26th Conference on Hurricanes and Tropical Meteorology


Sea Surface Temperature, Cloud-Radiative Forcing, and Tropical Convection

Changhai Liu, NCAR, Boulder, CO; and M. W. Moncrieff

Although sea surface temperature (SST) forcing has a strong influence on observed tropical convection, considerable variation has been documented in the relationship of convection to the underlying SST distribution due to complex interactions of multi-scale processes in the real atmosphere. To unambiguously quantify the correlation between the spatial structure of tropical convection and the spatial distribution of SST (especially, the SST maximum and gradient), explicit two-dimensional numerical modeling of convection on an f-plane was conducted with a nonhydrostatic cloud-system-resolving model. Preliminary results reveal that the strongest convective activity often occurs at a few hundred kilometers (typically, 200~500 km) from the center of warm pools. This finding provides an alternative interpretation for the observations that peak convection is commonly located several degrees of latitude away from the maximum SST in some tropical regions. In addition, the maximum convection is further displaced several hundred more kilometers away from the warm pool as the radiative cooling/heating gradients between cloudy and clear regions is excluded in the simulations. It is speculated that the non-collocation of the highest SST and strongest convection results from the relatively weak evaporation rate around the SST peak which, in turn, is associated with the weak surface wind therein. Further diagnostic analyses and sensitivity tests are under way to substantiate the hypothesis.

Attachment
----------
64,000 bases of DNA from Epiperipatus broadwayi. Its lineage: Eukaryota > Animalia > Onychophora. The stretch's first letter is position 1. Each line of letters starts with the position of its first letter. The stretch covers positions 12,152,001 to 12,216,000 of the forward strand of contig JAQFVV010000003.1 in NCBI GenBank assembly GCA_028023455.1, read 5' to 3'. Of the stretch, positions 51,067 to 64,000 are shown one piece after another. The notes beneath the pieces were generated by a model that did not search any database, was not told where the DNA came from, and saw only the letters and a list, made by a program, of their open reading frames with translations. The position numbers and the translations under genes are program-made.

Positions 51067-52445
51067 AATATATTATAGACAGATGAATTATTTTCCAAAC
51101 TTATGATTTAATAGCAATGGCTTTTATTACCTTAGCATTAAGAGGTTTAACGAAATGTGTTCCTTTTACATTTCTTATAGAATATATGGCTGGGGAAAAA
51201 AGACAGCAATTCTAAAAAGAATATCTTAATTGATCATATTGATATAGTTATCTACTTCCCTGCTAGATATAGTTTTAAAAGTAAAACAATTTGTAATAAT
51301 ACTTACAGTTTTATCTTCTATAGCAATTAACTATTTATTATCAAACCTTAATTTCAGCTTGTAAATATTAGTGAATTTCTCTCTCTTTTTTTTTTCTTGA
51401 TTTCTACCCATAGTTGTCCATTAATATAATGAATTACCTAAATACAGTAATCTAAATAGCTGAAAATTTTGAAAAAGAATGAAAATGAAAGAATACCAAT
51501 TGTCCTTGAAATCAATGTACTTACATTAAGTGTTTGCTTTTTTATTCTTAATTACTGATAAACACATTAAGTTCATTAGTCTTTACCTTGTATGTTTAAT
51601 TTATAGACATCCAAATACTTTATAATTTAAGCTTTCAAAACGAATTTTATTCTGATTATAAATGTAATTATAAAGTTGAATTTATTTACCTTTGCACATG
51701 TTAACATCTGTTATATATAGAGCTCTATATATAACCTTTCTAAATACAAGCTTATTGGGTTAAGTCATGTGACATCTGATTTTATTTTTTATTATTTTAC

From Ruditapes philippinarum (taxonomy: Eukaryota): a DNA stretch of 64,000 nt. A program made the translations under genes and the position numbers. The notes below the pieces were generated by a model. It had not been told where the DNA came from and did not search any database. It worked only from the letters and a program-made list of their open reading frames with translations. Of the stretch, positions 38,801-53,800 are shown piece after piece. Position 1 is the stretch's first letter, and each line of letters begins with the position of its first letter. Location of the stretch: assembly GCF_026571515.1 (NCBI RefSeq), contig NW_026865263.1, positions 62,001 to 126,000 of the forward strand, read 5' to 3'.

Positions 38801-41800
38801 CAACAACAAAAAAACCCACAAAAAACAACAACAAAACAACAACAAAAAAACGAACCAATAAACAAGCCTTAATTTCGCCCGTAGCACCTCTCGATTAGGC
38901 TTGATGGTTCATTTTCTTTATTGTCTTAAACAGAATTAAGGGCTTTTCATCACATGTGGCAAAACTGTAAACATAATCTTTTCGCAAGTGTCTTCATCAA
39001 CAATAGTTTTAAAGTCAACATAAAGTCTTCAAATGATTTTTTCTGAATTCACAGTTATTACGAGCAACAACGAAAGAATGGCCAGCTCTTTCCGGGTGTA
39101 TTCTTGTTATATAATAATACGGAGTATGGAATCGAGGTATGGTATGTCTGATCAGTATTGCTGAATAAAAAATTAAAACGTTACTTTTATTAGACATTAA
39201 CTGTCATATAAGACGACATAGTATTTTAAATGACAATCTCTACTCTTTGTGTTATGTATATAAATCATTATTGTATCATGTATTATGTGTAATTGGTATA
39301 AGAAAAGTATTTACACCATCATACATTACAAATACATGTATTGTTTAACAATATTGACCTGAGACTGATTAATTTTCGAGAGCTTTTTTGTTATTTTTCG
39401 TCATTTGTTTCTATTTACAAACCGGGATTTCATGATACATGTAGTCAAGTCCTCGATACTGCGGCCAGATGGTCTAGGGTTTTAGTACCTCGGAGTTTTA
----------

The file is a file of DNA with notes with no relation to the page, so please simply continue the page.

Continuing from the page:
Poster Session 1, Posters
Wednesday, 5 May 2004, 1:30 PM-1:30 PM, Richelieu Room

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